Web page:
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The Daily Wildcat

The Daily Wildcat


Column: The argument for sleep in finals week

Alex McIntyre

Paloma Colacion, an architecture sophomore, falls asleep next to her computer on Thursday, April 28. 

Finals are right around the corner, so it’s more important than ever to prioritize sleep to improve focus and get the desired results at the end of the semester.

College is a busy time for students. Some must deal with a delicate balance between academics, work, independent living and an active social scene. It’s no surprise that students sacrifice sleep to compensate for their hectic lives.

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But being a successful college student means performing at 100 percent in most aspects of your life, and students can’t do this while sleep deprived. According to the National Institute of Health, young adults aged 18 to 25 are recommended to have 7 to 9 hours of sleep every night. The average college student receives 6 to 6.9 hours of sleep ( per night, according to a study from the University of Georgia. Not sleeping the recommended amount every night leads to sleep deficit, and the only way to make up for the deficit is to gain extra sleep.

Not getting enough sleep can become a detriment to learning and other responsibilities. In a publication from Notre Dame (, lack of sleep can cause stress, lack of energy, weakened immune system and difficulty retaining new information, among other symptoms.

Having lacked sleep more times than I’d like to recall this semester, it becomes exponentially more difficult to focus during 75-minute lectures when you’re fighting your body’s desire to catch up on sleep. Suddenly, concepts get jumbled together and it reflects on my quiz grades.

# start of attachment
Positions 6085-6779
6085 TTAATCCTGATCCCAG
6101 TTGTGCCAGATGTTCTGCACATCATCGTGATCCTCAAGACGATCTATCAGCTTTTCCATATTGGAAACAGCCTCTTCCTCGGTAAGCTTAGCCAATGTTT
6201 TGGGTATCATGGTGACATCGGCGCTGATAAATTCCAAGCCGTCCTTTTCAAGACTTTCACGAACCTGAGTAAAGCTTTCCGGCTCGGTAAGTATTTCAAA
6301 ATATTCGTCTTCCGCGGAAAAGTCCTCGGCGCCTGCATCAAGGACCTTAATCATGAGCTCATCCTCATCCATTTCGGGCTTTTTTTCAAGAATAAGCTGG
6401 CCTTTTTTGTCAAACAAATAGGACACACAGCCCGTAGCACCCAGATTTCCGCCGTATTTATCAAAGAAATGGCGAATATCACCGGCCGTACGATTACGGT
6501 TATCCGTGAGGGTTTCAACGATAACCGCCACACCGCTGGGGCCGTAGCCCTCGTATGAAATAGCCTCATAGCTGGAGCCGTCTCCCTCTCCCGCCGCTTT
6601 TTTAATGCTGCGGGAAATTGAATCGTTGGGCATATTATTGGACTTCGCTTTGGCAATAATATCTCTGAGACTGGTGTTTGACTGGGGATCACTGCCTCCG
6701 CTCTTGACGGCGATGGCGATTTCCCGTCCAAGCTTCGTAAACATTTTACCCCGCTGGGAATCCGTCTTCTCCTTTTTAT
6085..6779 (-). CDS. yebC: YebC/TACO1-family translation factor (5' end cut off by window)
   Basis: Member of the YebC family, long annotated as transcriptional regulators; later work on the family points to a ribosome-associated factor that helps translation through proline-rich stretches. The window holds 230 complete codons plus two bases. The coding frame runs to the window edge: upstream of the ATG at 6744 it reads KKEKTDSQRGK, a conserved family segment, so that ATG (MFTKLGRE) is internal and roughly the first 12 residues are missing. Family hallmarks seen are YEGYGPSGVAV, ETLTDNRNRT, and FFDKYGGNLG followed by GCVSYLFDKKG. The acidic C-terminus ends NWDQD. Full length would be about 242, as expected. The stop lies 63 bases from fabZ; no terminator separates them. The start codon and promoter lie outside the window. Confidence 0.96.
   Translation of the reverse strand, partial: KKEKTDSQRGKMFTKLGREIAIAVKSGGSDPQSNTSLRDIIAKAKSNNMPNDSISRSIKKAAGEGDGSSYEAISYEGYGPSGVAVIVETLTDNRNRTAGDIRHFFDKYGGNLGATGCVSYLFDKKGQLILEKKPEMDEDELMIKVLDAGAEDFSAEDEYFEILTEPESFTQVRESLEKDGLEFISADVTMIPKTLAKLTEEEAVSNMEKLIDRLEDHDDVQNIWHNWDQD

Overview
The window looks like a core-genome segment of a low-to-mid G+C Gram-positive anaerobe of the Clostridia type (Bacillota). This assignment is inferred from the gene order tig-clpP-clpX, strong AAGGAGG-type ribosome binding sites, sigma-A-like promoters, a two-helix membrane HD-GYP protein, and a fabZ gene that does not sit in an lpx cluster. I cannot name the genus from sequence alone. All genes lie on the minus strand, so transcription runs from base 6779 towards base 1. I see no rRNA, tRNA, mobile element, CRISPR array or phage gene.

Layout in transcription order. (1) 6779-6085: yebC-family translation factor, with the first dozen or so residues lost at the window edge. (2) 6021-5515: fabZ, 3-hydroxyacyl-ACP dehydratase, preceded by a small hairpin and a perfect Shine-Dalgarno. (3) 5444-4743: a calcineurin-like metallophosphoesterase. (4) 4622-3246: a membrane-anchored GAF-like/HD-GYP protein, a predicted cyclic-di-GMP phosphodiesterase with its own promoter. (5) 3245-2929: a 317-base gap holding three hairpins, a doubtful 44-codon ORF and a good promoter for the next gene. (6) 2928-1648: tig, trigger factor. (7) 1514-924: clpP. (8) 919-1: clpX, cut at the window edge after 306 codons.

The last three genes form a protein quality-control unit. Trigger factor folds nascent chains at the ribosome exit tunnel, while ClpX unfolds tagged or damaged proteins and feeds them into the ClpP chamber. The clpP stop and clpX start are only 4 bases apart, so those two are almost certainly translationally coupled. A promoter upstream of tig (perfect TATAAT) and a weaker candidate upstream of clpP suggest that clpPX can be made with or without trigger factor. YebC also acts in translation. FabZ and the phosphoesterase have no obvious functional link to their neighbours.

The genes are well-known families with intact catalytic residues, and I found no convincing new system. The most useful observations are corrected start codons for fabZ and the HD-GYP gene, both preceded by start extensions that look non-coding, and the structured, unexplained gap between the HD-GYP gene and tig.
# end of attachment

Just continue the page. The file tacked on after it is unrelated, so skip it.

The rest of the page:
It should be very important for students to buckle down and focus on their studies to get the best possible grades on their transcript. If you catch yourself dozing off in class instead of paying close attention and focusing on completing the last stretch, it’s a good indicator to take a step back and start prioritizing better time management to better fit sleep into the schedule.

I think they can improve their sleeping habits by sticking to a daily schedule. It’s best for students to sleep and wake up at the same time each day. This might mean allocating time to sleep instead of social activities.

It’s okay to have a “cheat day” occasionally. Being sleep deficient for one night, in my experience, is much easier to catch up on than to be deficient for consecutive nights.

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If social activities are too important to give up, then it might be wise to consider at least giving it up during the last few weeks to focus for finals. If going out late at night and not receiving sleep is your fancy, then go ahead. However, I would try to limit that to the first three quarters of the semester.

If sleeping efficiently is a hard habit to get into, one thing I find helpful for myself is shutting off technology about an hour before sleep. Feel free to relax by listening to music, because de-stressing yourself before bed is important for good sleep. Turn off artificial light to decrease the chances of being woken up during the night.

With finals right around the corner, staying focused in studies takes on a bigger importance. By receiving adequate and good-quality sleep, one can optimize their performance for studies. One can achieve this by properly balancing and managing time. While one might sacrifice social time by allocating it to sleep, the benefits gained from it will outweigh the sacrifice. Who doesn’t like sleep anyways? There’s definitely nothing more refreshing than waking up, renewed, from a full night’s sleep ready to bear down on the next day’s challenges.

Follow Andrew Alamban on Twitter.

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